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In Carl Zeiss Meditec, Inc. v. Xoft, Inc., C.A. No. 10-308-LPS-MPT (D. Del. Apr. 5, 2011), Judge Thynge recently granted the plaintiffs’ motion for leave to amend their complaint. After the defendant, Xoft, answered plaintiffs’ first amended complaint, Xoft was acquired by iCAD. Id. at 1-2. Xoft opposed the motion to amend, claiming (1) that it was an incorrectly filed Rule 15(d) motion to supplement and (2) that it failed to allege facts sufficient to add iCAD as a defendant. Id. at 6. Although Judge Thynge treated the motion to amend as a motion to supplement, she granted the motion, noting that the standard for a Rule 15(d) motion to supplement is essentially the same as a Rule 15(a) motion for leave to amend a complaint. Id. at 7. Judge Thynge further held that the facts alleged in the supplemental complaint in support of the plaintiffs’ inducement claim were sufficient to meet the pleading requirements of Iqbal and Twombly. Id. Allegations that the merger agreement between Xoft and iCAD permitted the sale of accused infringing products, that Xoft directly infringed the plaintiffs’ patents, and that iCAD had knowledge of these alleged facts, were sufficient “to apprise iCAD of the claims against it.” Id. at 8.

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In Ladatech, LLC v. Illumina, Inc., No. 09-627-SLR (D. Del. Mar. 29, 2011), Special Master David A. White required defendants Illumina, Inc. and Solexa, Inc. (collectively “Illumina”) to produce witnesses pursuant to Rule 30(b)(6) to testify on its behalf as to three topics set forth in LadaTech’s notice of deposition.

Illumina had objected to the topics on grounds of legal privilege and relevance (and, for one of those topics, vagueness and ambiguity).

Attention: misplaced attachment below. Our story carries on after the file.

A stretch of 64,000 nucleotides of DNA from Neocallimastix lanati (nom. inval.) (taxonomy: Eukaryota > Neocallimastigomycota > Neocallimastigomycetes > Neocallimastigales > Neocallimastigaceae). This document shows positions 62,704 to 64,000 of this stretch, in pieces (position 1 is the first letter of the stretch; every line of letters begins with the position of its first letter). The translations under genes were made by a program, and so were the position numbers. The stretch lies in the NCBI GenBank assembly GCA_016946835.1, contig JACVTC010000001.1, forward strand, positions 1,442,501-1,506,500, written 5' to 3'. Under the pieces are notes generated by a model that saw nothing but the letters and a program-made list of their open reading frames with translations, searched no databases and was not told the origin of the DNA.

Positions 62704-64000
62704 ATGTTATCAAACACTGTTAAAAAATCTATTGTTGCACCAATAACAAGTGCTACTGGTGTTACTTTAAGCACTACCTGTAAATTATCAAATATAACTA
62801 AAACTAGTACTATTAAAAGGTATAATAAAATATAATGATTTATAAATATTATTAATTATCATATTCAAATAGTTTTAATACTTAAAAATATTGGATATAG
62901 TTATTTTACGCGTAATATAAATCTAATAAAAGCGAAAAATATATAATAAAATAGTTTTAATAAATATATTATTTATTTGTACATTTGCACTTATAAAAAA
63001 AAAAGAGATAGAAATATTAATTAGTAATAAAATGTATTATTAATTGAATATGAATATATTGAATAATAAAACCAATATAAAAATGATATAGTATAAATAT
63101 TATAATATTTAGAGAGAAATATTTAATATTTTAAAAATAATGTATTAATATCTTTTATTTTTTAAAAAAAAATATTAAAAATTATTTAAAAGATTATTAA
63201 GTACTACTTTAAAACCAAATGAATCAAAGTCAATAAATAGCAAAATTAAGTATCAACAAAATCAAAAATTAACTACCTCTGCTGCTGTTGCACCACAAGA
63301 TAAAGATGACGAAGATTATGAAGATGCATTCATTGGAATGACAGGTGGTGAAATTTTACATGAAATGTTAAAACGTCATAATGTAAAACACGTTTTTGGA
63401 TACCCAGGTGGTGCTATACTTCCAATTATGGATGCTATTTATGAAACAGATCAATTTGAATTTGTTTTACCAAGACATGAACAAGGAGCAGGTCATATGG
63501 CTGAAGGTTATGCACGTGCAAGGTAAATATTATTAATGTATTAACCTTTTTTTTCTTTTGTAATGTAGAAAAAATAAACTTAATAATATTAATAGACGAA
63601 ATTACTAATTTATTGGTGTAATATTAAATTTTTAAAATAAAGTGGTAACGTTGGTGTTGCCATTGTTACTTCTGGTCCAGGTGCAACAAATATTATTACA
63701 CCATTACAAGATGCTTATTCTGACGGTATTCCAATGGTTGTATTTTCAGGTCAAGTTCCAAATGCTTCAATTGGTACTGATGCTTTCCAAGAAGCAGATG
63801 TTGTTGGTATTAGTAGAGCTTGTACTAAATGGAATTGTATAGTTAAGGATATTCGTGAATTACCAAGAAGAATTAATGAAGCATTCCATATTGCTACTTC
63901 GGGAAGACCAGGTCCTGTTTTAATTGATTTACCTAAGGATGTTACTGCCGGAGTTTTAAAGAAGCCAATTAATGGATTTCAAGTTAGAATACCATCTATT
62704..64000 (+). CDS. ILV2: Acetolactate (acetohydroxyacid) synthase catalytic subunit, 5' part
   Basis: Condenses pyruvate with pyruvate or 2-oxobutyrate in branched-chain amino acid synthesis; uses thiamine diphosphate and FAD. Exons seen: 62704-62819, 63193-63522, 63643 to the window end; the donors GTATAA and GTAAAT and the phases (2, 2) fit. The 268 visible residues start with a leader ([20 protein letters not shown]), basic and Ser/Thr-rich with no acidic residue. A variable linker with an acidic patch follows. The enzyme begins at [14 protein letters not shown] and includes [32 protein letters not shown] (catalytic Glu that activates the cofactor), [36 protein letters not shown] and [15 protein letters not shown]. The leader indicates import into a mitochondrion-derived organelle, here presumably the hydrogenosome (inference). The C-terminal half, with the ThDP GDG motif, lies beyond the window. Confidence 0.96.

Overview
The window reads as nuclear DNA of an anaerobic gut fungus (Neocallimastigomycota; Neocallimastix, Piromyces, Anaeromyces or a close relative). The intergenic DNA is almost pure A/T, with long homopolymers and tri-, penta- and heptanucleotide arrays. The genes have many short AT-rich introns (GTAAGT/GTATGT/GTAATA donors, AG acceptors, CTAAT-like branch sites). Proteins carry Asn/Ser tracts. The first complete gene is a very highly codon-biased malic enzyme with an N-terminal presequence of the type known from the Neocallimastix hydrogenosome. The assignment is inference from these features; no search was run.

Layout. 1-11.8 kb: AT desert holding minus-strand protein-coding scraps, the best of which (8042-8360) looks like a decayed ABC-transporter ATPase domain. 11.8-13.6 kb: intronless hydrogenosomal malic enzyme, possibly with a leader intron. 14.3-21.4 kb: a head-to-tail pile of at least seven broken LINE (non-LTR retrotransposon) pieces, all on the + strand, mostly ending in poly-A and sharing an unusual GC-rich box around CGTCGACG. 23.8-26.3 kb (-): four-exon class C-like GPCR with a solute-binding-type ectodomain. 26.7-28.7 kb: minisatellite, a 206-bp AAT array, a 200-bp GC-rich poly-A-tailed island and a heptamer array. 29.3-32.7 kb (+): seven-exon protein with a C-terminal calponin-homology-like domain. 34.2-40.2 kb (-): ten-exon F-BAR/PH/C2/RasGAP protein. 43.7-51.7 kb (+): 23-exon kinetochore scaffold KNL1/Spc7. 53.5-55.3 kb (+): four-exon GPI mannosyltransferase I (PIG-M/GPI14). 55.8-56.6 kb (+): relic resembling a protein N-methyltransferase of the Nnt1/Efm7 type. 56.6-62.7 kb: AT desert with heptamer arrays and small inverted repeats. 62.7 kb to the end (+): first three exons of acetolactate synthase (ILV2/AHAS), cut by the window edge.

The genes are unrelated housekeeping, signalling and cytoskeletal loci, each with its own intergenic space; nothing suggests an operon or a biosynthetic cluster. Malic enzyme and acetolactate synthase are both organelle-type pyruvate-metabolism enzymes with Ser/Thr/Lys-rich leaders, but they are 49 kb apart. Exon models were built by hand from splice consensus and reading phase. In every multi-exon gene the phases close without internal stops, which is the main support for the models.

The first topic concerned Illumina’s decision to purchase Solexa. The scope of this topic was limited by the Special Master to inquiries “reasonably calculated to lead to the discovery of admissible evidence.” Id. at 7.

The second topic concerned “(a) the date Illumina first became aware of the patent-in-suit; (b) any prior art searches related to the patent-in-suit; (c) any analysis of the validity or enforceability of the patent-in-suit; (d) any analysis of possible infringement of the patent-in-suit . . . ; and (e) any communications with customers related to the patent-in-suit or this litigation.” Id. at 8. The Special Master required Illumina to produce a witness for this topic despite Illumina’s contention of “burden and expense[.]” Id. at 9.

The third topic concerned reexamination of the patent-in-suit. Illumina argued that this topic concerned the issue of willfulness — an issue bifurcated from issues of infringement and invalidity by the Court’s Scheduling Order. While the Special Master agreed that the topic may concern willfulness, the topic’s “relevance to the initial phase of this litigation cannot be ignored.” Id. at 10.

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In an order dated April 8, 2011, after learning that the 30 month stay in the case was reaching its end, Judge Sue L. Robinson issued a sua sponte injunction of several generic defendants that prohibits the defendants from launching generic versions of the drug at issue until the court issues its opinion in the case. In Re Cyclobenzaprine Hydrochloride Extended Release Capsule Patent Litigation, C.A. No. 09-MD-2118-SLR, Order (D. Del. April 8, 2011).